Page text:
These terms are fundamentally synonyms used to describe one concept: weapons that are designed to achieve their effects without causing fatalities as an intended effect. Less-lethal is the term used in policing. I often use non-lethal in writing and in public, since it is the simplest, most widespread label. It remains the term of choice in both academia and the military. The term “non-lethal” describes the intent of weapons that are designed to achieve their effects with a low probability of death or serious damage. However, given the very nature of weaponry and the context in which it’s being used, this risk can never become zero.

As non-lethal weapons became widely adopted by law enforcement, the language used to describe them came under much more intensive legal scrutiny, especially in cases in which police departments were sued for the alleged misuse of those weapons. While the phrase “non-lethal” might get the point across in plain English, it can be a troubling term in a court of law. If one interprets “non-lethal weapon” to mean a weapon that will never cause death, it sets a very high bar. That led to the adoption of different terminology, such as “less-lethal” or “less-than-lethal.”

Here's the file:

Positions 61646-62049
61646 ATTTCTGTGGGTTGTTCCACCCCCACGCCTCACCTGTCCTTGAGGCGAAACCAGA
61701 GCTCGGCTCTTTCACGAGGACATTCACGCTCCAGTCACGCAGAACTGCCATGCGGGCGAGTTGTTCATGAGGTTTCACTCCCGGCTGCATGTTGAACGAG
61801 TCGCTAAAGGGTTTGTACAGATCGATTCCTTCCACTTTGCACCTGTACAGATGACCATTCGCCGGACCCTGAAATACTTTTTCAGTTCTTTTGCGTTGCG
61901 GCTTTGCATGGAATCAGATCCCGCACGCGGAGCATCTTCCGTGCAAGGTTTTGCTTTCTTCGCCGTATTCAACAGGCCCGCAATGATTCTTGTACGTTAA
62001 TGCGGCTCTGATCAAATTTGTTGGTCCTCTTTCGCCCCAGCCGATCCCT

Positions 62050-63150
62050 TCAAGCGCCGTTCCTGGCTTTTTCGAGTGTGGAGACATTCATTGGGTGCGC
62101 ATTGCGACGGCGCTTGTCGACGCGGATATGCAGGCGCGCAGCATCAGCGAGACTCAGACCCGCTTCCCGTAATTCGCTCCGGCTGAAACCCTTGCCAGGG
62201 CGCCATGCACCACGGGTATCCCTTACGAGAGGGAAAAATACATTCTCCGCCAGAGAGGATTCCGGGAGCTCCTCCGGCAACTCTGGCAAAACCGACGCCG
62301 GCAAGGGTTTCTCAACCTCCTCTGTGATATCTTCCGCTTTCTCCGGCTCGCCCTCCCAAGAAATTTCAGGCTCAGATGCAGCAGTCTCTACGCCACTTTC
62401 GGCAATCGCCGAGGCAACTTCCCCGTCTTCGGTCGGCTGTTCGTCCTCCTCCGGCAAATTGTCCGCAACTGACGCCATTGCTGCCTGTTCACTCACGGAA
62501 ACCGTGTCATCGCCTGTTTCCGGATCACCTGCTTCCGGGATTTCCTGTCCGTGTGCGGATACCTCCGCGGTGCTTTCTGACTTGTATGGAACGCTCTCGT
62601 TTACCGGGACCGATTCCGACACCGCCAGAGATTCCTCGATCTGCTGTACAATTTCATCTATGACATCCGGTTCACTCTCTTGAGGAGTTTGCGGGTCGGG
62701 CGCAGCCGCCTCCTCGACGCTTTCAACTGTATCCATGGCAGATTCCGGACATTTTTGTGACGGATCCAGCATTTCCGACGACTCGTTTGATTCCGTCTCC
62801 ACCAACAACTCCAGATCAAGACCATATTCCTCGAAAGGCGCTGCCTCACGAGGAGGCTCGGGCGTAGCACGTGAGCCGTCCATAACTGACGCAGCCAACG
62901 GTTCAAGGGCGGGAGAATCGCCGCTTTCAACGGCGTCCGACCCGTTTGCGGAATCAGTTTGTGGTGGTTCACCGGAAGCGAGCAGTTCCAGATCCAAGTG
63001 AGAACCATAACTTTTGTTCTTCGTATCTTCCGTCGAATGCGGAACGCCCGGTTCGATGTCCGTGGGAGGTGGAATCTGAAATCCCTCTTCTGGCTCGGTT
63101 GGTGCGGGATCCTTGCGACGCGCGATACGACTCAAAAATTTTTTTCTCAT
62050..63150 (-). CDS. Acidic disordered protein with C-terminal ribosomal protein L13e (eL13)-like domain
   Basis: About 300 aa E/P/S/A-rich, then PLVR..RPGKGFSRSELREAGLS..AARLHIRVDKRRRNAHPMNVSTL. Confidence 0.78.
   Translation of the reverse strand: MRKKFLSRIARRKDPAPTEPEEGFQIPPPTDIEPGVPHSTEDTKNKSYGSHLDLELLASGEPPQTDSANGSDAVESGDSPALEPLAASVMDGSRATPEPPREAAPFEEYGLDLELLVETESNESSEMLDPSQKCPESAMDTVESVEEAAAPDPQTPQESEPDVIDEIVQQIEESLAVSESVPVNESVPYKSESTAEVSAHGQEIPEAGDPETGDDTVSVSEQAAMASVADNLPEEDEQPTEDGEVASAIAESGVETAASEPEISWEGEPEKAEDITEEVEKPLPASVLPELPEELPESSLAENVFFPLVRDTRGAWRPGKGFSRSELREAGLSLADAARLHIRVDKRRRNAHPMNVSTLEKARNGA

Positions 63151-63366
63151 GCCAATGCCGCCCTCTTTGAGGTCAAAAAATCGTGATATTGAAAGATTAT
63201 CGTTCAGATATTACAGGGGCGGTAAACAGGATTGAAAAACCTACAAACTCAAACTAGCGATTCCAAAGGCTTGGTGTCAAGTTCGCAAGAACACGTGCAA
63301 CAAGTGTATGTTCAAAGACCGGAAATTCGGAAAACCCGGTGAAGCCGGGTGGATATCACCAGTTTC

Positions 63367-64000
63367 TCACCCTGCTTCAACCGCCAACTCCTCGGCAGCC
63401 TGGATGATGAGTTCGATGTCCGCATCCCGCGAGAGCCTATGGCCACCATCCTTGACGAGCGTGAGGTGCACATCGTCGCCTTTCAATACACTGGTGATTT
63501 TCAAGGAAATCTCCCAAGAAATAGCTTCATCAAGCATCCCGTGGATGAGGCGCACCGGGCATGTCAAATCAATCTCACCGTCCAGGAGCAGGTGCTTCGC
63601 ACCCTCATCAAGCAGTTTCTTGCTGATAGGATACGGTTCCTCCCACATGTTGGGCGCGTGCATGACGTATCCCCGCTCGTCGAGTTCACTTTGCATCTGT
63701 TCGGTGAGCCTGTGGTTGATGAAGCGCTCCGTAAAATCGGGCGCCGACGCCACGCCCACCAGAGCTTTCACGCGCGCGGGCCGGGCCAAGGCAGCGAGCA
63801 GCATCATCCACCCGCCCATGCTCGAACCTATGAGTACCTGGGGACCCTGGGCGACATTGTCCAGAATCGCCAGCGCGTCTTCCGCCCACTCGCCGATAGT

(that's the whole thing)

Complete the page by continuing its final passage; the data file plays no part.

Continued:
But as I just noted at the beginning, these terms don’t correspond to any meaningful differences between weapons. In this case, I believe that the clearest distinction is also the most meaningful: the one between lethal weapons (those specifically designed to kill as an intended effect) and non-lethal weapons (those designed to avoid killing, which nevertheless carry some level of risk). That’s the distinction I use, and I find it’s the simplest one.